That’s not my name.
I spent a winter in Washington, right after the 2006 midterms when the Democrats took back Congress and Nancy Pelosi made history. The group went together to Colonial Williamsburg, on what my roommate and I termed the National Sites of Historical Oppression Tour, where we talked about powerful White men. Our tour guide, a sweet older man who immediately made friends with Professor Schier, called the women “sweetheart” when we asked him a question.
“Sweetheart” is not my name. At least not to him.
Women get tossed a lot of diminutives. “Ladies” is the most cringeworthy for me. Being a lady means being polite, shutting up, and making dinner for your man.* I do these things, but I do not want it in my name; I do not want to be called by that expectation. “Girls” is troubling, too, especially for those women who are not, like my mother’s Thursday Night Ladies, more of the tenor of the Grown-Ass Woman’s Club than the Red Hat Ladies. They are successful, bright, fascinating women. They are not girls. We are also not “guys,” a convention of which I try, but mostly fail, to disabuse myself.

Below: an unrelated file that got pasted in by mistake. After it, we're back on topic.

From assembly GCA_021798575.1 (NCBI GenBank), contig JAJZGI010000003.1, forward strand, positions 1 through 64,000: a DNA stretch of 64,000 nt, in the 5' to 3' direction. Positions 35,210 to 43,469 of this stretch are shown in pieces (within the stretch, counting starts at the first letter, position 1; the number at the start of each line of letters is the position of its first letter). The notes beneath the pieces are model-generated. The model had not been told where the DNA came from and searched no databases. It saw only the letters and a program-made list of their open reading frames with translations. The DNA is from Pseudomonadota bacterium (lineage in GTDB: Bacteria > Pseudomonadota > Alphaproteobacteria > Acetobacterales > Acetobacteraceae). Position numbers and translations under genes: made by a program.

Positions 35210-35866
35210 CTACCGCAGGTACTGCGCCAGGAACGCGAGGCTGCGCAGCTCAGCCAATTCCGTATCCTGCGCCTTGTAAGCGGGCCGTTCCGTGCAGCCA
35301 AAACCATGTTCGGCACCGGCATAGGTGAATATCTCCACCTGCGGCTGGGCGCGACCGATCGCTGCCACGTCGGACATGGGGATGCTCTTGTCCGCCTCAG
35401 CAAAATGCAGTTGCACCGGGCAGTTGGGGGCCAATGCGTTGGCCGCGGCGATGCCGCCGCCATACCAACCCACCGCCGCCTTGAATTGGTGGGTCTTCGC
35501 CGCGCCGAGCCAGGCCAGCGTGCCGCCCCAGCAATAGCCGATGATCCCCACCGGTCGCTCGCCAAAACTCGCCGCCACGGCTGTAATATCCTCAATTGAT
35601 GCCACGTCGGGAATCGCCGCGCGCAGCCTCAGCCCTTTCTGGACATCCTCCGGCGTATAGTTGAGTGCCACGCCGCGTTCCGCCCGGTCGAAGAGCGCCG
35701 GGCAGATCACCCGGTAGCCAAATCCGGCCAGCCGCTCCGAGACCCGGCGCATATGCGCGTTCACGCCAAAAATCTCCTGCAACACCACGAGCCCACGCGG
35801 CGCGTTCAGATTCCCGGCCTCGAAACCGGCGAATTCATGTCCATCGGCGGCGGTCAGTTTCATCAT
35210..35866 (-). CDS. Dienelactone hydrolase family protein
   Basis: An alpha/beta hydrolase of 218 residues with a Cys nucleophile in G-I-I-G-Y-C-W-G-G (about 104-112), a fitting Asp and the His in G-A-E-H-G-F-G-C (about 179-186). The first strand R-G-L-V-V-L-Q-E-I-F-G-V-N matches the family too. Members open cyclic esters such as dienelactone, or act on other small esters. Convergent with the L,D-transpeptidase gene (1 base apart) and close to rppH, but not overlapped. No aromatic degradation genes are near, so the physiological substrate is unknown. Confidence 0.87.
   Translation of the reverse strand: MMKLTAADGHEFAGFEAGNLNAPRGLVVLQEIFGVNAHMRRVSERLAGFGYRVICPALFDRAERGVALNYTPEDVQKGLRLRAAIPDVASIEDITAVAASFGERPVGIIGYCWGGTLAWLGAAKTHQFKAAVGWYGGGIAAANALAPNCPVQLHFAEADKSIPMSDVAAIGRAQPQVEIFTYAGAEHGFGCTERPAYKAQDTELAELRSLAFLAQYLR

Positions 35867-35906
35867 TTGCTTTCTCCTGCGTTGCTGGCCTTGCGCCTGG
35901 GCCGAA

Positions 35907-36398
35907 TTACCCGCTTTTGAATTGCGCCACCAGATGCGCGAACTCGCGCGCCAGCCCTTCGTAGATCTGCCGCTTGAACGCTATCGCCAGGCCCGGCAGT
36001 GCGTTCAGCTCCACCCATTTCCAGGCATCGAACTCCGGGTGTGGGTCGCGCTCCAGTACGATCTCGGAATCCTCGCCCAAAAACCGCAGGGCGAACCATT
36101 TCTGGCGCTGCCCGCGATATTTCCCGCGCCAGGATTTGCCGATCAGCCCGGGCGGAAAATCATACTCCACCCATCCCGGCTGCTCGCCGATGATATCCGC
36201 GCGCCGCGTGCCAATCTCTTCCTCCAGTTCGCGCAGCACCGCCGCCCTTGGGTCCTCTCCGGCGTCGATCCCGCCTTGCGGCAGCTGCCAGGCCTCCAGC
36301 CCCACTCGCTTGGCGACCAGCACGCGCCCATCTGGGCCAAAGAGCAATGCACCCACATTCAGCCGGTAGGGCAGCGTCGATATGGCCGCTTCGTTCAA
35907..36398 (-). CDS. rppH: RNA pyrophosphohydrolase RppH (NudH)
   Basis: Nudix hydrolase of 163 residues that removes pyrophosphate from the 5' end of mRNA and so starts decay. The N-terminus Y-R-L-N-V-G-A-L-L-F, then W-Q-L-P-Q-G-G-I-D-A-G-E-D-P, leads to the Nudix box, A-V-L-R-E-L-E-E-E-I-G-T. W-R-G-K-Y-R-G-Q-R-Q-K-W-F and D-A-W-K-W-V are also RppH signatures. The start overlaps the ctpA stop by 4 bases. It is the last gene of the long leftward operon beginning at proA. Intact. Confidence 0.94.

Why is it so odd to call us “women”? It was a word I had trouble applying to myself until last year. “Kids” felt safer, it zapped among synapses and spilled fluidly out of my mouth. I had to train myself to say “women.” I had to remind myself that we are complex and powerful and wise, not only chummy or sweet or wide-eyed. “Woman” connotes adulthood, real existence in the social world, self-determination, legitimacy. Other words attenuate those qualities, pat us on the head. We shouldn’t allow our mightiness to be diminished.
We are not ladies, girls, gals, bitches, sweethearts, chicks, or dolls. That’s not my name.
*Just for the record, I cook for my man of my own volition. He does not expect it, and he absolutely appreciates it.